Ever sit there and hope for something inspirational to show up right in front of you? Or have people asked you what inspired you to create a piece of artwork? This isn’t always as straight forward of an answer as people might expect. Every artist will find inspiration in different ways. For me, inspiration is not one exact thing that sends me straight to my box of pastels to actively create at the easel. Rather it is a combination of feelings, factors, moods, images, and interests. I would sum all of these into three categories: space, mood, and references.
Space is about the physical location in which you create your artwork. I find it essential to have a creative space where I can just let loose, with no judgement. My space, though small, has evolved over the years from being half my bedroom as a teenager to a dedicated studio space within my home. Even with the seasons my space will switch from indoors or outdoors. The size of the space doesn’t matter, what is important is what is within the space. My walls have artworks, quotes, photos of friends and family, and reference photos for future use; there are even a few paint splatters on the walls. All my supplies are here and easily accessible. I can leave everything as is when I have to stop mid project. This is my space, even though it tends to be messy, it works for me. Build your own creative space, whether it be a den, closet, half the kitchen table, large studio or outside in a park. This is the space where you feel safe and at home, can let your creativity flow, and be inspired.
Mood is crucial in painting. Have you ever noticed how your mood can affect which colours are used or which type mark making you put on the paper from one day to another? I have used the same reference photo and created two completely different pieces of art, only one week apart. This was an eye opening exercise as to just how much mood can affect how artwork is created. To put myself into a creative mood I take a few actions, one: I put on some music (the genre is always changing), two: make a cup of tea (or maybe pour a glass of wine), three: become present in my creative space. External factors contribute to mood as well. The weather cannot be controlled, nor how crazy of a day it was at work or with family so I just roll with these mood affecting factors and perhaps I will be inspired to add something unique to my style. Zentangle is a good calming creative exercise for those days when you are looking for inspiration to create but struggle to focus. Extra mood boosting points when one of my pets lies at my feet while I paint. Try a few different tactics and learn what gets you into the mood or mindset for soft pastel painting; this will lead to finding inspiration.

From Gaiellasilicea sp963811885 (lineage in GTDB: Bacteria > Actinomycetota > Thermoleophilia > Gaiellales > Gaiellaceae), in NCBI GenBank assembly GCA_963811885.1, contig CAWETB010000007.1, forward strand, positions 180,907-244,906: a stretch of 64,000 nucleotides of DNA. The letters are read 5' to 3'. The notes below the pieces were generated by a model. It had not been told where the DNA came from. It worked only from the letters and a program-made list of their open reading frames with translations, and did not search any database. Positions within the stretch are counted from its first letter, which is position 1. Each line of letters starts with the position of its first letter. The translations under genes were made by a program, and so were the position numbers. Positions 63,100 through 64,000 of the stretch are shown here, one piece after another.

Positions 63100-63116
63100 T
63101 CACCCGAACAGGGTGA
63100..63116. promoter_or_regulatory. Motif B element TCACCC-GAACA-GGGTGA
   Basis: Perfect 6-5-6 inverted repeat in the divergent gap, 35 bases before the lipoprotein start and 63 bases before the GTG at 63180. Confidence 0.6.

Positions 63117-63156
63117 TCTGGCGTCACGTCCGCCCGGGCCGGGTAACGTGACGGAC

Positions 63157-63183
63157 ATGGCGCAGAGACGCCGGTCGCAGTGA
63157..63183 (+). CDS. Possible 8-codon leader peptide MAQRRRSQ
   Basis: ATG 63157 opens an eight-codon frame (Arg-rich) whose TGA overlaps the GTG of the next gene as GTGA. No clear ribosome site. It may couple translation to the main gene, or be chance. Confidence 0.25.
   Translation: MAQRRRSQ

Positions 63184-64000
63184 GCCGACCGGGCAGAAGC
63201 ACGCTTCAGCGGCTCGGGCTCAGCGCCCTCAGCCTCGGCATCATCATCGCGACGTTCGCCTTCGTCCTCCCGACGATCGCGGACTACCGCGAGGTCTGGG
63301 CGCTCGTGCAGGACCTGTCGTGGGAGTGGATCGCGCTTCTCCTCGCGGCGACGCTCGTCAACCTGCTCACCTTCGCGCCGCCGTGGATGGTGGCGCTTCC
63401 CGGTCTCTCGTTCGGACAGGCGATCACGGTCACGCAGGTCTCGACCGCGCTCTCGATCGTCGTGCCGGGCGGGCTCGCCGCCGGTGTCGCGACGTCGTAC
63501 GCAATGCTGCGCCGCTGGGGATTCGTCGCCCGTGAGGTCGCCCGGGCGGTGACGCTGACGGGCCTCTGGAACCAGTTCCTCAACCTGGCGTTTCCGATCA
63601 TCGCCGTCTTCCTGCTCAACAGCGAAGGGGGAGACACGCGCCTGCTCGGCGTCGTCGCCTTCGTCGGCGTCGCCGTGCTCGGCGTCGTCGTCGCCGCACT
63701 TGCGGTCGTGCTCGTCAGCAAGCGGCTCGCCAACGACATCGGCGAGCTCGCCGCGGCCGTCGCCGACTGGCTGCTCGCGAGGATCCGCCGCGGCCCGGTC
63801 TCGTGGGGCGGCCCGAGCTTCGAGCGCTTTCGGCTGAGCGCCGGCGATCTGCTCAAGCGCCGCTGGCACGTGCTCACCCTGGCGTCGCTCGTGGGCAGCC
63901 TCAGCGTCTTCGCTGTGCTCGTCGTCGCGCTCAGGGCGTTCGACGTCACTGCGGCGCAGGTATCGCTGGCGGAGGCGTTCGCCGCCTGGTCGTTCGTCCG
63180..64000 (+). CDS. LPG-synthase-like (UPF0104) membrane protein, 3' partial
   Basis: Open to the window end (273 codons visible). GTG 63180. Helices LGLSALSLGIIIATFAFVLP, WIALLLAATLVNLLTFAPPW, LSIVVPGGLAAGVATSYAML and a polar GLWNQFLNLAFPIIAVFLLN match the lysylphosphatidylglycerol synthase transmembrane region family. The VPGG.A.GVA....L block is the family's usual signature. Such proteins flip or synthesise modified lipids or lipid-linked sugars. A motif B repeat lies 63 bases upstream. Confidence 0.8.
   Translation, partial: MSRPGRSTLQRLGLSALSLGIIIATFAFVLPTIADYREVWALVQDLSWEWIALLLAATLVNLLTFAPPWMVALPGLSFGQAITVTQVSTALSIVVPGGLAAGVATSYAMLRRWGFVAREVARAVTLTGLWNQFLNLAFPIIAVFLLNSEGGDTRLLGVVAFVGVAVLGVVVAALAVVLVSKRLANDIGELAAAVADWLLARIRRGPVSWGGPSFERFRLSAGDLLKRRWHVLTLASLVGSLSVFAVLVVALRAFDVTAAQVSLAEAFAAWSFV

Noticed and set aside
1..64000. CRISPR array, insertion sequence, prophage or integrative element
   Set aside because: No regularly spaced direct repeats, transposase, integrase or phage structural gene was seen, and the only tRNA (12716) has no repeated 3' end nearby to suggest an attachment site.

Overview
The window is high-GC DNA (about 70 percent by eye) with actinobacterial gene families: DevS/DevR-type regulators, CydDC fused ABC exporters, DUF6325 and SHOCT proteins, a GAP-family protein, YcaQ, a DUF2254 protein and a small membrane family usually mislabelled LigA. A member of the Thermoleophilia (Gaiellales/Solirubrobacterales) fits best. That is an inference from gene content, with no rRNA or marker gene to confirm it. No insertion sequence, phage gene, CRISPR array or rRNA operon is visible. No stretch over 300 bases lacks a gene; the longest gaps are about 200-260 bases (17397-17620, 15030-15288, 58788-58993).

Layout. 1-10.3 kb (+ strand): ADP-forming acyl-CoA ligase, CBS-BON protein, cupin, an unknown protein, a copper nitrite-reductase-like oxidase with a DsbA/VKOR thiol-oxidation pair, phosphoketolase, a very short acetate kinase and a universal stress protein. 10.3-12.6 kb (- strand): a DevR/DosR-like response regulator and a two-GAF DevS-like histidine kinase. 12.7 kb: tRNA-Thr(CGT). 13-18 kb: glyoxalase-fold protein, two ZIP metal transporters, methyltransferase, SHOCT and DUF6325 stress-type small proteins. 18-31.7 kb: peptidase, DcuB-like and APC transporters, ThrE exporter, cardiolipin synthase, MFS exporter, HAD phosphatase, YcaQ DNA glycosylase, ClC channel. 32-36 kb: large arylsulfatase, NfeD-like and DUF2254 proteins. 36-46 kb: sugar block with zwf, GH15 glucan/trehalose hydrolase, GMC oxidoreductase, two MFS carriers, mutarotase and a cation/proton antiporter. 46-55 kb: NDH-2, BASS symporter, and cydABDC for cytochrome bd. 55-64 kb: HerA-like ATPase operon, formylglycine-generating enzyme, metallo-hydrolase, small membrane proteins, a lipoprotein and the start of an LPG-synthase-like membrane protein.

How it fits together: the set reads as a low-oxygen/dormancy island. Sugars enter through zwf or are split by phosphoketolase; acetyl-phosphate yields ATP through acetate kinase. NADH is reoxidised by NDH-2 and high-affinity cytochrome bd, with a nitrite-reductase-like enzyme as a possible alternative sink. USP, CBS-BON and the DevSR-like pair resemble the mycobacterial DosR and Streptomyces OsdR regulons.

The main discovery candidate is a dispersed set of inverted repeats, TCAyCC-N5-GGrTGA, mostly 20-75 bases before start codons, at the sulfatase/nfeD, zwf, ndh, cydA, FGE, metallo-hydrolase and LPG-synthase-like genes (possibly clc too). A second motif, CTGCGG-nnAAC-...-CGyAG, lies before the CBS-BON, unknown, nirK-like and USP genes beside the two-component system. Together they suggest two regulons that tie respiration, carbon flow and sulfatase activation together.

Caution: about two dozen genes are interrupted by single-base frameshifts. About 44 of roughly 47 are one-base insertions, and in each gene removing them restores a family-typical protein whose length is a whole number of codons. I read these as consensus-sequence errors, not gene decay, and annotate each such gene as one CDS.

Lastly, and perhaps the most obvious category to finding inspiration is the reference. This can be a photo, a favourite spot, someplace you visited, an animal or person, something seen in a dream, or a combination of the aforementioned, just to name a few. Whatever the reference may be, make sure it inspires YOU. I am much more inspired to not only sit down and actively create (instead of just sitting there staring at my soft pastels and paper) when I select references that inspire me. This also shows in the quality of my work. It is evident when artists are inspired and invested in there composition compared to when something is created because they think it is what other people want to see. I tend to select subject matter of items that make me happy such as my dog, flowers from my garden, and the many varieties of the Saskatchewan, Canada prairie scenery. Find that reference or combination of references that you connect with in a way for the feeling or atmosphere that you want to convey in your pastel paintings. Keep in mind that what inspires you now, can change and evolve over time just as you will as an artist.
In summary, inspiration cannot be found in one specific way or thing. Inspiration is found as the result of many internal and external factors and components that will be different for every artist. Jotting down notes in a sketch book about how you found inspiration while creating a certain painting or on a certain day can be helpful to look back on in the future. These notes may lead you to that inspirational space, help you get into that certain mood that allows you to find the focus and mindset to create, or might remind you of that combination of references that sparked inspiration within. It may also assist in answering that ever common question, “What inspired you to create this piece?” Dig deep, discover your unique feelings, factors, moods, images, and interests that lead to finding your inspiration. As a result, your art will inspire others.